“Well let’s talk it out … Let’s take the opportunity for a frank discussion,” wrote Carl Zehr, former Mayor of Kitchener on the provincial review of our local governance structure currently underway. Zehr published an op-ed in The Record in March about amalgamating Waterloo Region, the now tenth largest community in Canada. 

Unless you believe that the two-tier system imposed on Waterloo County 46 years ago is the best it can possibly be, there is no reason to oppose an open discussion of how it could be improved.

Most of the talk heard so far has polarized around a flat refusal to consider the limitations of the current system on the one hand, and a 1970s-style “one big city” approach on the other. 

Zehr favours one local government, with one set of bylaws, one land use plan, one fire service, one library, and one arts, culture and heritage plan, that can represent the Region with one voice, and as one brand. 

These are all reasonable objectives if by unity we mean concord.  But unity can also mean a total disregard for nuance and difference.

The greater Waterloo area is not, has never been, and can never be a single, uniform whole.

Almost all amalgamations that have happened in Ontario recently – Toronto, Ottawa, Kingston, Hamilton, Chatham — have involved dominant population centres annexing adjacent areas.

Here, we’re contemplating the establishment of an integrated order among three distinct mid-sized cities, each of roughly equal weight, with four townships thrown in for good measure. 

The fact that one of our cities is the result of a larger entity annexing two smaller ones further complicates the picture.

Ironically, the strongest, and the most convincing, voices against amalgamation come from Cambridge, where they often cite the bitter experience of having to cope with the unity that was forced on them going on fifty years ago.

Is it possible to imagine a new order that can remedy some of the mistakes of 1973? At the very least, there should be a frank discussion about how to make sure they are not repeated.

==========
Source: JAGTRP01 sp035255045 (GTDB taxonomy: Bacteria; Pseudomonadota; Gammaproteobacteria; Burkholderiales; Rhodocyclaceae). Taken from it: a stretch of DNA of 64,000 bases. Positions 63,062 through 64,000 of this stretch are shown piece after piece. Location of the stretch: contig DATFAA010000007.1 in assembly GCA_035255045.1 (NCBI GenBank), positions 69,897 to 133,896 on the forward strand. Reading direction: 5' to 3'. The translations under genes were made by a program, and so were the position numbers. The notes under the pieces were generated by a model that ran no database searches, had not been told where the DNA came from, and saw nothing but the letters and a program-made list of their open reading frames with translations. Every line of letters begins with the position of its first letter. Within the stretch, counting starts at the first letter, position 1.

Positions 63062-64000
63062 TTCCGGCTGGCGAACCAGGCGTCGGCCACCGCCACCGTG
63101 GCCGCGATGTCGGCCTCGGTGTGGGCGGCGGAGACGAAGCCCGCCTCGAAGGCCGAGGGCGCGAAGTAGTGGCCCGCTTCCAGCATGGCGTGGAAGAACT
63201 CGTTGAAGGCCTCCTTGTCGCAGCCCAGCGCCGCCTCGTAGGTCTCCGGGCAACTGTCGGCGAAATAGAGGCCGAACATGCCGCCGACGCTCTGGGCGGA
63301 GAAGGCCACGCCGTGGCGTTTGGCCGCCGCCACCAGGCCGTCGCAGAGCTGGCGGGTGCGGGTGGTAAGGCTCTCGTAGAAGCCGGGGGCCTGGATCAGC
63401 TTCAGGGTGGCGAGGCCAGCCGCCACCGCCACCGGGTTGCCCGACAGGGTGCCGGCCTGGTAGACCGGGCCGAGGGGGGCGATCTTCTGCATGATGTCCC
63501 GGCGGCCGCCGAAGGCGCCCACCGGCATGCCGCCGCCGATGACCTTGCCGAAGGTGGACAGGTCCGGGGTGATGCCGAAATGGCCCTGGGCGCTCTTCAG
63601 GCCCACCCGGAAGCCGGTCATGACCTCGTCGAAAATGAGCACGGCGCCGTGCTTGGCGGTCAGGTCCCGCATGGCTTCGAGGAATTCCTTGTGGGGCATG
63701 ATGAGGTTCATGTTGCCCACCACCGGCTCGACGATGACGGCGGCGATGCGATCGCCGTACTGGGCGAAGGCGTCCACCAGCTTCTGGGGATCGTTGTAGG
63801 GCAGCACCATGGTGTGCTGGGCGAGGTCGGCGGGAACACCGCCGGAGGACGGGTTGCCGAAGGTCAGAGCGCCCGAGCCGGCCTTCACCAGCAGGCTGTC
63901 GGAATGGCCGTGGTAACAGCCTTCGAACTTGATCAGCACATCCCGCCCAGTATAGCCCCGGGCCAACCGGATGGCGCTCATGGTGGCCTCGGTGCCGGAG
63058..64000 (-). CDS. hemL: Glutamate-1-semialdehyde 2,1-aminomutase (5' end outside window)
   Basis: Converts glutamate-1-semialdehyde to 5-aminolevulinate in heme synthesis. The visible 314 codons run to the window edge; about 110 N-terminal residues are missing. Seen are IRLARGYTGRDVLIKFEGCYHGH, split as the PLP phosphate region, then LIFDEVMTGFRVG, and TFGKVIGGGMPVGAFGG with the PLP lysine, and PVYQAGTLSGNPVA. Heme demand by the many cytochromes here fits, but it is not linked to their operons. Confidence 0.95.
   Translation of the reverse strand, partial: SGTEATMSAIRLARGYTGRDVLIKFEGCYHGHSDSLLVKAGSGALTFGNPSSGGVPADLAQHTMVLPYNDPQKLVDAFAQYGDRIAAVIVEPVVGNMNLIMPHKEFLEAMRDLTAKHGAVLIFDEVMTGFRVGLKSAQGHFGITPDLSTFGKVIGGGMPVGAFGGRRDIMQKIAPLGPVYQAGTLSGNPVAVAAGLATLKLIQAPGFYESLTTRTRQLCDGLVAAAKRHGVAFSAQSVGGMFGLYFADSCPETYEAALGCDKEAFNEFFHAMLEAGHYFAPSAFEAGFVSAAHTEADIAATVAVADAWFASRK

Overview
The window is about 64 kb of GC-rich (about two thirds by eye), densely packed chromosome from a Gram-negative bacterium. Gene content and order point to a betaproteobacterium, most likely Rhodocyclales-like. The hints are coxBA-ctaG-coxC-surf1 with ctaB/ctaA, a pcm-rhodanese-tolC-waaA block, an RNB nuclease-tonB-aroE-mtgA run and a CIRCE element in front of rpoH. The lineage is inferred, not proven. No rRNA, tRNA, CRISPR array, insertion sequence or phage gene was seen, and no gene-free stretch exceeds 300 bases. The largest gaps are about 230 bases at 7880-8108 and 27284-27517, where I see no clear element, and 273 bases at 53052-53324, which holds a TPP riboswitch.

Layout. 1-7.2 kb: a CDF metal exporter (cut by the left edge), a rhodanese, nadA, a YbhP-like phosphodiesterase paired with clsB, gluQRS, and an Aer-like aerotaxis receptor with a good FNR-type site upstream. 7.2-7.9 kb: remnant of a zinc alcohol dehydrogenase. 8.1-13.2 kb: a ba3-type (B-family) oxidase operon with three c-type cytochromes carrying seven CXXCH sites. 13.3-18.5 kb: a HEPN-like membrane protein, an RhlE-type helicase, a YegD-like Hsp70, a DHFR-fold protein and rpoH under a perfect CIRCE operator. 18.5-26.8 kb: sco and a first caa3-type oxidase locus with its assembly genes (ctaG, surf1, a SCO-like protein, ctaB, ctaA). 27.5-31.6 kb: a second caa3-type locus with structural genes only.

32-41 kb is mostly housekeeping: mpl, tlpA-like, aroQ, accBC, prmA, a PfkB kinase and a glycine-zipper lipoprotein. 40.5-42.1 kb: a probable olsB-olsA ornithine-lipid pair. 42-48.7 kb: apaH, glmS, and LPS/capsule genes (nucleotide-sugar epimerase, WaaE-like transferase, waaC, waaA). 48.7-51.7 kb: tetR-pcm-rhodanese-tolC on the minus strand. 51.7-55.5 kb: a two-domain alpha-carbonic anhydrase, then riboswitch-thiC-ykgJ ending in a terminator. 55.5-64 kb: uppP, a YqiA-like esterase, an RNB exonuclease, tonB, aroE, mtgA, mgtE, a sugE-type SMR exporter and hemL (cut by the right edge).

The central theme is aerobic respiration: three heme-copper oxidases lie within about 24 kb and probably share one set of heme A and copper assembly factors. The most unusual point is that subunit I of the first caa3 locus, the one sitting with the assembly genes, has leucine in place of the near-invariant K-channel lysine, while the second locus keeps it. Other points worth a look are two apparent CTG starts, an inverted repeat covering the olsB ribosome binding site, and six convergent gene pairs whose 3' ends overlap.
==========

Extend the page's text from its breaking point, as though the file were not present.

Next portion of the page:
An integrated local governance structure doesn’t have to be centred in one place. Just as there are single Waterloo Regional Police Service with three divisions, municipal departments can be organized any number of ways.

There is no reason to decommission our public squares or sell off priceless public assets like city hall in Galt or Kitchener.

Arts and culture is one area where the current structure has certainly been a hindrance. So by all means, let’s create a harmonized strategic plan, especially for major facilities and institutions.  

But a simple formula crudely applied can complicate things. For instance, Zehr talked about “one library system.” Since the library system in Cambridge includes the city’s public art galleries, this implies one big library and gallery conglomerate – a daunting prospect.

Culture-related endeavour usually emerges out of, reflects and benefits a specific place. It has to be an authentic place, with its own history and character. Unity crudely imposed can destroy authenticity.

Culture is also one of the primary fields where meaningful community engagement happens.  Civic engagement in all forms is primarily local. Subsuming all of our Region’s distinct places under one homogenized whole can extinguish a sense of belonging.

The fact is, centralization runs against the grain of the history and character of Waterloo County. Harmony, however, is always a desirable end — especially in a place where diversity has been a distinguishing feature from the beginning, and where a capacity for co-operation is considered a strength.

So yes, let’s talk this out – examine it from all perspectives, and consider every possible outcome. Let’s improve what can be improved, but also protect what is fragile and precious.